MODELLING AND SIMULATION, WEB ENGINEERING, USER INTERFACES
May 7th, 2009

GNU/Linux Desktop Distress

Right now, I’m running Kubuntu 8.04, which uses the very excellent KDE 3.5.10 desktop environment. Unfortunately, Kubuntu 8.04, unlike its close cousin Ubuntu 8.04, is not an LTS (Long-Term Support) release. This means that, instead of support being discontinued in April 2011, it will be discontinued in October of this year. I suppose this makes sense, as KDE technology has moved on to the 4.* branch. The KDE developers apparently no longer even fix bugs in KDE3 apps. This makes me sad, because I’m totally happy with my current setup. I really don’t want to change my system when everything is working so nicely, but I’m afraid I’m just going to have to bite the bullet and do it. The question is, what should I change to? It seems like my main options are to either upgrade to Kubuntu 9.10 (which will be out in October), which should ship with the KDE 4.3 desktop; or, I stay in 8.04, but step over to the Ubuntu desktop.

One reason I’ve been avoiding using GNOME/Ubuntu is that by using Kubuntu 8.04, I’ve been able to avoid PulseAudio. I have had terrible experiences with PulseAudio so far. It is really not ready for normal users. My roommate Chris has discreetly switched back to using Windows because we couldn’t adequately resolve his audio problems. I don’t blame him; PulseAudio is not ready to go. Neither is Phonon (the KDE4 media backend) for that matter.

BUT, I have used PulseAudio enough to apprehend the vision behind it, and I like it. I like the idea of having audio sources, sinks and streams; having the ability to redirect those streams arbitrarily, even across a network. It’s a lovely, simple vision. I would love to write a beautiful, graph-like UI on top of it. I want to believe in PulseAudio. I want it to work. So, if I can get the minimum apps that I need to work, including the proprietary ones (Flash and Skype, although I’m hoping to finally begin to migrate rapidly away from Skype very soon), given my very minimal hardware requirements, and have it work reliably, then I will be a happy camper. Anyways, I’ve sudo apt-get installed ubuntu-desktop, and I’m going to try it and see what the state of things are.

The other reason why I’ve been hesitant to switch to GNOME/Ubuntu is because of GNOME’s use of Mono. I’m in the camp that says that relying on Mono is bad. Microsoft is litigious and Mono is patent-encumbered. It should therefore be avoided; it’s as simple as that. What that ultimately means in terms of how I use my desktop, though, is not clear. The only applications that come bundled with Ubuntu that use Mono appear to be FSpot and Tomboy. That’s not so bad; these are two apps I can live without. But I was hoping to try out Gnome-Do, which is also based on Mono. It’s tempting to just ignore the issues surrounding it, and just install the app, but it feels dirty and wrong, so I just won’t do it.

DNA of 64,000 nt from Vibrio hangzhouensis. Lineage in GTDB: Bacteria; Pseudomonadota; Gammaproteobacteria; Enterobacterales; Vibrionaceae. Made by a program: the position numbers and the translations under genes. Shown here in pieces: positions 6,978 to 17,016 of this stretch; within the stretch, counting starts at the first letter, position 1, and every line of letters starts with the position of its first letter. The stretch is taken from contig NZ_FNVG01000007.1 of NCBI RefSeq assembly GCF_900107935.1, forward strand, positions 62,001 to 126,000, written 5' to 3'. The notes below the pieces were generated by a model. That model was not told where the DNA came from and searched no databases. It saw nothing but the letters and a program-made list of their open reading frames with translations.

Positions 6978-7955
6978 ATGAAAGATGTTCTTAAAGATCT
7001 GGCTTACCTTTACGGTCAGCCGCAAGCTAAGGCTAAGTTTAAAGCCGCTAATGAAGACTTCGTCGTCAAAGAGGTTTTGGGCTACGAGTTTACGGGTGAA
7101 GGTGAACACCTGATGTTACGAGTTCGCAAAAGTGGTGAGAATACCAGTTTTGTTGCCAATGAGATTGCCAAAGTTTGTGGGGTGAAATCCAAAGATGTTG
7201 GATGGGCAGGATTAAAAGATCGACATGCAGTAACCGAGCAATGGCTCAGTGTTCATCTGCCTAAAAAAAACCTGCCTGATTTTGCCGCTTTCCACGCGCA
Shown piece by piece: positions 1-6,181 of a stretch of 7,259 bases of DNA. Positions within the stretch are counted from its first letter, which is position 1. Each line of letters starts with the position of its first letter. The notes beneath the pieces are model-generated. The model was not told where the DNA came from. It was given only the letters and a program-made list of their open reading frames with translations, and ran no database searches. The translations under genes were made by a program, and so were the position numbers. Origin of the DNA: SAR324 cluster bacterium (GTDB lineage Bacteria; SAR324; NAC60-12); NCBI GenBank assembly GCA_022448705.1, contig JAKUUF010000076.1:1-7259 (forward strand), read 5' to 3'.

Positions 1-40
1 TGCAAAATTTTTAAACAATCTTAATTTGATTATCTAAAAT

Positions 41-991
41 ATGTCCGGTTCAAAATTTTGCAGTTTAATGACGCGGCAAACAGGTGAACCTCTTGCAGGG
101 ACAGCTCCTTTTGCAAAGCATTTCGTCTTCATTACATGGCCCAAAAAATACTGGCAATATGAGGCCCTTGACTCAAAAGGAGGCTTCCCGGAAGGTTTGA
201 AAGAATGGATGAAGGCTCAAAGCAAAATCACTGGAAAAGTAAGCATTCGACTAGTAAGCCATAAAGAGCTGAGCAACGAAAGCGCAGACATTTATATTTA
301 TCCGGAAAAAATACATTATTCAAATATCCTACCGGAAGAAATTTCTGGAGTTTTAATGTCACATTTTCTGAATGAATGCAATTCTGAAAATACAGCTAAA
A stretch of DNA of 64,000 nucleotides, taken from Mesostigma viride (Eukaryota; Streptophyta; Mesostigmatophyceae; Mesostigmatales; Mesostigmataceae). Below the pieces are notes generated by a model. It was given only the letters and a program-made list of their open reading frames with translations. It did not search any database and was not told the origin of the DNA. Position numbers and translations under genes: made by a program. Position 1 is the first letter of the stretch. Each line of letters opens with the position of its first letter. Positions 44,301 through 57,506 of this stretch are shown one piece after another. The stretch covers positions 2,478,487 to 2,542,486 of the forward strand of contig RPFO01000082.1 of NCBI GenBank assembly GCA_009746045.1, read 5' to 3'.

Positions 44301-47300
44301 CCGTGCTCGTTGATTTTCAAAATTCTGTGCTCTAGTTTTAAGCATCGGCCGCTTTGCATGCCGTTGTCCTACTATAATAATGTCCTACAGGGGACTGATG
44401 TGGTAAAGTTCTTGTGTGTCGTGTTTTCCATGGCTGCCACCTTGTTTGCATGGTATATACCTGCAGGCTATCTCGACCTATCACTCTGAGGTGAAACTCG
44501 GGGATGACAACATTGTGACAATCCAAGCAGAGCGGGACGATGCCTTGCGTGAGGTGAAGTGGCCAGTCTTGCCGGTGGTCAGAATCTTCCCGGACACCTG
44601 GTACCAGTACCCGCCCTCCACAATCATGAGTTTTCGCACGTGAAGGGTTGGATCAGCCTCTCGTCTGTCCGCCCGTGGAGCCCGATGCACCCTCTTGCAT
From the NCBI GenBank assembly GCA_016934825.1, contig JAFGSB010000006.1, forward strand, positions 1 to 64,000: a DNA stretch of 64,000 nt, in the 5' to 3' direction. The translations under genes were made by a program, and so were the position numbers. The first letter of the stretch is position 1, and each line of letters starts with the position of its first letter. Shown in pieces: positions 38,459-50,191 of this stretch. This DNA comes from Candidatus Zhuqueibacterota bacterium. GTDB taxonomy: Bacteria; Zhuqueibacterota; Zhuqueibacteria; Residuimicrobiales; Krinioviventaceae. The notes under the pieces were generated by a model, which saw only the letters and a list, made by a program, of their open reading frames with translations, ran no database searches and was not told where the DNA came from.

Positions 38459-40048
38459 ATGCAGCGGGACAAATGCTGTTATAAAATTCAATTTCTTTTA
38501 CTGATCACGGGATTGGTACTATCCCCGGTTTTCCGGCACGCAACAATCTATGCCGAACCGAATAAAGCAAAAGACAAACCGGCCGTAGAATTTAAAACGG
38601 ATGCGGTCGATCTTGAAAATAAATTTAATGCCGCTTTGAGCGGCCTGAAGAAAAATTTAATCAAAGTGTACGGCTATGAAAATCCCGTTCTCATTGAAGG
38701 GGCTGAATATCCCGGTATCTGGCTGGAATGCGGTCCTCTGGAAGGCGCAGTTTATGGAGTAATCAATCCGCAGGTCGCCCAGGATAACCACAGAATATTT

There are certain KDE apps that I would miss if I used GNOME: Amarok is a big one. Konqueror is another. KDESVN rocks my socks. Of course, I can use all of these apps in GNOME as well, but then it pulls in all of the KDE libraries.

In any case, these are all KDE3 apps running on top of KDE3. From what I’ve seen, the KDE4 apps are often radically different. One reason I’m even engaging in this discussion is because my experience of KDE4 has so far been quite bad. On every platform I’ve used it, KDE4 has felt slow and buggy. I got a chance to really sink my teeth into it in Kubuntu 9.04 (the last *buntu I installed on my roommate Chris’s computer before he finally gave up on it), and everything regarding usability was just awful. For just an example, look at what they did to the available apt front-ends. Kubuntu 8.04 shipped with aptitude_manager. It was fast, had a fast incremental search, a simple direct UI. I never once had a problem with it. Not a single instance of it not being able to install packages correctly or crashing. Even slightly weird packages like the java-sun* packages that require you to agree a special license installed easily and reliably. In KDE4, on the other hand, you have KPackageKit. The app feels slow, the UI is terrible, and it choked multiple times when trying to install software. In particular, it choked on java-sun, and actually asked me to try using a better apt front-end. Ridiculous. There is also a version of Aptitude for KDE4, although though it doesn’t ship by default, but the UI is also very different from the KDE3 version, and, in my opinion, is not very usable.

My experience of KDE4 was like this constantly while I was setting Chris up with Kubuntu 9.04. So I feel I may not be very happy in KDE4. Too much has changed, most of it for the worse.

So where does that leave me as a full-time GNU/Linux user, looking toward the future of my OS of choice?

Probably GNOME, sans Mono. Although I keep waffling about this. Hopefully, in six months Kubuntu will have turned things around, and I can reassess my decision. But who knows, by that time I might be a happy GNOME user.

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